Fourth annual event raises money, awareness for ataxia
By Sarah Hall
Dave Alessi was always there for his boys.
“The first thing that comes to mind when I think of my dad is dedication, more specifically, dedication to his three sons,” said Marc Alessi, Dave’s son. “He tried so hard to attend every event my brothers and I were involved in. He was so determined to stay involved in our lives as much as possible.”
Dave Alessi passed away Oct. 4, 2011, from a rare degenerative disease called spinocerebellar ataxia type 2. He’d been diagnosed with the condition in 1998, and though it eventually stole his ability to walk and forced him to use a wheelchair, Dave did his best to be there at every recital, game, meet and ceremony.
“I always relied on looking up to him cheering me on at a swim meet or music recital,” Marc said. “I wish I didn’t take it for granted back then, but today it’s one of my happiest memories.”
In order to carry on his father’s memory, as well as to raise awareness about the condition that ultimately claimed his father’s life, Marc Alessi, who is about to start his junior year at Cornell University, started a walk in 2013 that he’s held each year since. The fourth annual Walk for Dave will take place from 9 a.m. to noon Saturday, Aug. 6, starting from the Bay View Tent at Willow Bay at Onondaga Lake Park in Liverpool. Registration is $10 per participant. To register, visit ataxia.donorpages.com/2016WalkforDave. To volunteer or for more information please contact Marc at 506-3260 or [email protected].
According to the National Ataxia Foundation, the word “ataxia” means without coordination. People with ataxia have problems with coordination because parts of the nervous system that control movement and balance are affected. Ataxia may affect the fingers, hands, arms, legs, body, speech, and eye movements. The word ataxia is often used to describe a lack of coordination which can be associated with infections, injuries, other diseases or degenerative changes in the central nervous system. Ataxia is also used to denote a group of specific degenerative diseases of the nervous system called the hereditary and sporadic ataxias.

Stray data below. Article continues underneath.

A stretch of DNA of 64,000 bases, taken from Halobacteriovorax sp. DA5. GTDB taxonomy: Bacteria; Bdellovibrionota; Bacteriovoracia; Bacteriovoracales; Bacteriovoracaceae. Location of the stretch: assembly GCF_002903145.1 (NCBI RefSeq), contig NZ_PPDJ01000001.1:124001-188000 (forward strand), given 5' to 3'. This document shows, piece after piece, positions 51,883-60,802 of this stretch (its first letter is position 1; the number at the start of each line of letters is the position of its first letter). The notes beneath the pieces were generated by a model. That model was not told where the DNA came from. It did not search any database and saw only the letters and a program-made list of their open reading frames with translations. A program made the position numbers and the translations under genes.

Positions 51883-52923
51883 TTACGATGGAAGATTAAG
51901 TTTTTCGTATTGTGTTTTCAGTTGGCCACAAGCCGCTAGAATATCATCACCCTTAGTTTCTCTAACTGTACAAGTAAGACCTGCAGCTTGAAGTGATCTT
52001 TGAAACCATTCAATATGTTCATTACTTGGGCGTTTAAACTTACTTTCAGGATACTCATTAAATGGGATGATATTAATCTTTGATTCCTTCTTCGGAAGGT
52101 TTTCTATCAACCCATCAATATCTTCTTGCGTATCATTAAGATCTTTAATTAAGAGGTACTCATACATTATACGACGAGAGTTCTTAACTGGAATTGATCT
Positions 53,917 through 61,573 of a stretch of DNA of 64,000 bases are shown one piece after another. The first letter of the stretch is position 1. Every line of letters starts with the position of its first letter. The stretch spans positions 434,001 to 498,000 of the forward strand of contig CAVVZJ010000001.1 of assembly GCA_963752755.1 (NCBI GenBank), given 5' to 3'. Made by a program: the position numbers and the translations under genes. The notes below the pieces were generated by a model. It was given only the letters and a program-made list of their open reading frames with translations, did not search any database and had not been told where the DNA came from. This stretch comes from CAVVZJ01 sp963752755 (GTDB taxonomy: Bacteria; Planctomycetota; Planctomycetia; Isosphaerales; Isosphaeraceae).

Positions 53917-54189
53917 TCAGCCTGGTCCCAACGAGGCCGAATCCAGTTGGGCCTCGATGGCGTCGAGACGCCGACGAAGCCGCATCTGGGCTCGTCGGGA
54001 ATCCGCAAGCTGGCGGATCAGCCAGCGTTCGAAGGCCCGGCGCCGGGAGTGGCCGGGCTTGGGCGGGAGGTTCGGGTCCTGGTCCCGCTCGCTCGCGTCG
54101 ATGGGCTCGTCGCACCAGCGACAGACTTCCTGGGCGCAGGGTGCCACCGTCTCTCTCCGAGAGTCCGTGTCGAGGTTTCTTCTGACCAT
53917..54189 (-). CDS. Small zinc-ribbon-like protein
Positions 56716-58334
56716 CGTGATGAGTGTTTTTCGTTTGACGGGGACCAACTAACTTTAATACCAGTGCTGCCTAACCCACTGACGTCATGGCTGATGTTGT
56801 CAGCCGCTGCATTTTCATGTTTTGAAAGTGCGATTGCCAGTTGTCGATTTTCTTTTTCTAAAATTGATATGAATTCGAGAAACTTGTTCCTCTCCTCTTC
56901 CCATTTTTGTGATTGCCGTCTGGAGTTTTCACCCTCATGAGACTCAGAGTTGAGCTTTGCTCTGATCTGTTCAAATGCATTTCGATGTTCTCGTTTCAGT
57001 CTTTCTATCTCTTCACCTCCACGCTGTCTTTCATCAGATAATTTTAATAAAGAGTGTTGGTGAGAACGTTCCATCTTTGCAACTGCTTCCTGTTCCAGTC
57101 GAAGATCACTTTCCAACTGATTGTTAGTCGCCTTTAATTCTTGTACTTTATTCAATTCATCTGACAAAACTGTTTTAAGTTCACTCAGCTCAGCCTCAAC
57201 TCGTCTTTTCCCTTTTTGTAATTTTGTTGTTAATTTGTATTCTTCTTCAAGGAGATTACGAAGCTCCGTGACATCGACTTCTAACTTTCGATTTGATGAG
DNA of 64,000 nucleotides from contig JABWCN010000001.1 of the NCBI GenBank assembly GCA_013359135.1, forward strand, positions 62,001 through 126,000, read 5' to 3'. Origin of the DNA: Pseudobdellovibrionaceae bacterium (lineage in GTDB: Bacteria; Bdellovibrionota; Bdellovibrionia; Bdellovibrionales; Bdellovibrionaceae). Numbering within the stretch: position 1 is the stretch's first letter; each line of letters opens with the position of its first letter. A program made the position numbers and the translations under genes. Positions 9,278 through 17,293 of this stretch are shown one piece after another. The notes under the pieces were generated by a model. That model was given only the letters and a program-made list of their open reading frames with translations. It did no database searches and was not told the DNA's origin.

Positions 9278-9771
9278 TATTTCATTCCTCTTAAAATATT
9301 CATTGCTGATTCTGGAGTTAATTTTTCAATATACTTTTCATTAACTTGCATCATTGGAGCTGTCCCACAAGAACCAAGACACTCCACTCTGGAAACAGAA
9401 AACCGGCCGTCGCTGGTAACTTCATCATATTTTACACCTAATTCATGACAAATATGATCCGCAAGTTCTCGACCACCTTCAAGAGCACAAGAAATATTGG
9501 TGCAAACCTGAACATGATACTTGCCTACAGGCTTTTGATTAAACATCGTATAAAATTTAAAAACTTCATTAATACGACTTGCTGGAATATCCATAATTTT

According to Marc, the previous three walks have raised more than $18,000 for the National Ataxia Foundation and helped to spread awareness about the condition.
“Ataxia is such a rare disease and many people don’t know how it affects thousands of families across America,” he said.
This year, Marc said he hopes to attract even more members of the Central New York community and to raise another $10,000 for the foundation, especially since his younger brother, Alex, was diagnosed with the disease two years ago, and, as the condition is genetic, there’s still a risk Marc or his older brother Michael could develop it.
“I am really determined to grow the walk each year, he said. “I hope that we’ll be able to help find a cure in the coming years.”
Marc said he thought his father would be proud of the walk and all it’s accomplished so far.
“He inspired me to never stop reaching a goal in the face of potential defeat,” he said. “For him, it was making sure my brothers and I were happy — which we are. For me, it’s continuing my dad’s legacy of hard work and positivity with this walk. It’s one of the most amazing feelings being able to share with the community his legacy, and I hope to continue to do so each year.”